Monday, October 31, 2016

'MYTHS RETOLD' by Diana Ferguson - A REVIEW

'A vivid retelling of 50 well-known myths from around the world.'

image: courtesy of

And that is precisely what Diana Ferguson gives us. She talks of not only myth, but beliefs and religions, as recurring patterns and archetypes formed by humans over and over again. This is a collective work containing some real gems from throughout ancient history; some you may know and some you my have forgotten, while many more will be new to you.

She deftly explores the rich meanings and deep significance revealed to us, once we decode the symbols and imagery of these ancient tales. If we look hard enough, she tells us, there is a rich landscape of symbolic language. Shapes and designs reappear across cultures and continents. Gods and their legendary antics echo around the globe, though the gods may carry different names. This is true, for through my own research I have found this to exist when comparing the cultures of my characters and the gods known to each of them. Think of five-pointed stars, spirals, crescents or tri-cornered knots.

Quite soon into 'Myths Retold' parallels are evident that span global civilizations. Take for instance the idea of virgin conception and woman as the great sea of life. These are visible through several manifestations including the Virgin Mary, also found as Nana of Asia Minor, Cerridwen of Britain, Coatlicue of Mexico, Aphrodite of Greece and Lakshmi of Hindu myth. Consider too the intense similarity between 'Odin' as known to the Norse in Scandinavia and 'Woden' revered by the tribes of Germania.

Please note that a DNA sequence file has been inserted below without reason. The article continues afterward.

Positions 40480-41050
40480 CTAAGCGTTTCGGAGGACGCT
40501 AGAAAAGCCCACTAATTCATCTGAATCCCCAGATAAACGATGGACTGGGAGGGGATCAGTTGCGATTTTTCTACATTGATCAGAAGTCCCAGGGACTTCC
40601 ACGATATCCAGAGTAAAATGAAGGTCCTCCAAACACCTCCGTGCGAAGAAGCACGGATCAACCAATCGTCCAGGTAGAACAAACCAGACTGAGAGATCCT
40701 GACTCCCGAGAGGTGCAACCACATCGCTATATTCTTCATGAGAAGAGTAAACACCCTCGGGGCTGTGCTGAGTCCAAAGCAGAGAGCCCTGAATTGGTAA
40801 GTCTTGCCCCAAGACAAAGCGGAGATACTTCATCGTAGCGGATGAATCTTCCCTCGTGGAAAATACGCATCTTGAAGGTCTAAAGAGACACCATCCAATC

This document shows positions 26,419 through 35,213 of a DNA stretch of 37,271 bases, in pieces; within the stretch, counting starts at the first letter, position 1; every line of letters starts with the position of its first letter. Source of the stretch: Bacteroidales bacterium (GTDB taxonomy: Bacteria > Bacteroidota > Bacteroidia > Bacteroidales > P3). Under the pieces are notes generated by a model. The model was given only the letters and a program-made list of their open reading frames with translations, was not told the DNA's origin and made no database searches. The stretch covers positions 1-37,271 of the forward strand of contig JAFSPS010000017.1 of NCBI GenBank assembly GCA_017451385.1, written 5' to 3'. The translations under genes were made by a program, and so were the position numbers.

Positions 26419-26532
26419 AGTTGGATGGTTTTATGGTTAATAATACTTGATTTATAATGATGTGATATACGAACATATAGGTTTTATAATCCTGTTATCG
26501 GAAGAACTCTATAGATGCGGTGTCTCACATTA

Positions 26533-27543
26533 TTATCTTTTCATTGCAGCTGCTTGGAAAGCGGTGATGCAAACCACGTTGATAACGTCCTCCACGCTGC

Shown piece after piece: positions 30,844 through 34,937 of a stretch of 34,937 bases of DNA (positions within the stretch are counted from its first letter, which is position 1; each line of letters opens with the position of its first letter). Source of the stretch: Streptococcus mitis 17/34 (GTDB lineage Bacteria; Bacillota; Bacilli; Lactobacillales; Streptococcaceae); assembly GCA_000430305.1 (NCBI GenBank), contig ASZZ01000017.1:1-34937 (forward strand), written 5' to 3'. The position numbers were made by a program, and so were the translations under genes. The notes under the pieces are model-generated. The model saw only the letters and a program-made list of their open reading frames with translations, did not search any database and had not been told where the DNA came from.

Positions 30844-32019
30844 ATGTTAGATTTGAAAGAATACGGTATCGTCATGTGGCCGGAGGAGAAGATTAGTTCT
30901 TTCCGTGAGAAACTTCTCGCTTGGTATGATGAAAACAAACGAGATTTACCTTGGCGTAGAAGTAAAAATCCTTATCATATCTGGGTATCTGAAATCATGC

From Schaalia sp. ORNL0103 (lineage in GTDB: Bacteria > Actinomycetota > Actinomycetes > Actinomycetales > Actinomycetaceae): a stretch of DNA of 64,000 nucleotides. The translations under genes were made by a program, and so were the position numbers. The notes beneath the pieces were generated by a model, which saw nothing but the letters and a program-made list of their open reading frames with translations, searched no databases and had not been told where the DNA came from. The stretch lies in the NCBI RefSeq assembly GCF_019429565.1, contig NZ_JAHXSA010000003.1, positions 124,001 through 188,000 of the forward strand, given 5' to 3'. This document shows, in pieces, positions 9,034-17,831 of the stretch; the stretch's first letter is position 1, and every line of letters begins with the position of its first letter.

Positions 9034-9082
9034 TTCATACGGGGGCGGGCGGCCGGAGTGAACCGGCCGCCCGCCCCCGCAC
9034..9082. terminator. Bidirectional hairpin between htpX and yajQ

I enjoyed poring through this volume as repetition and archetypes formed the basis for my early design of my book series. I purposely sought parallels in belief to bring characters closer together and reading this book, the same could be said for humanity itself over time. Humans have sought to repeat and replicate ancient themes that can be best described thus as 'a treasure hoard of wisdom, of compassion, of beauty, [and] triumph of the creative imagination'.

Hercules, and the Hesperides guarding Hera's apples of immortality

I feel this Armenian saying, taken from 'Myths Retold', concludes it well:

'Three golden apples fell from heaven:
one for those who told the story,
one for those who heard it,
and one for all the countless many
who have cared enough to remember...'

What myths or legends can you recall that thread through our lives today?

What is your favourite myth/legend?

Does your writing contain, or has it been inspired by, myth and legend?

1 comment:

  1. I love ancient myths and am always astonished by just how much ancient and modern religions are connected. Besides, doesn't it just sound more reasonable that a dude in the sky throws lightning bolts? It does to me:)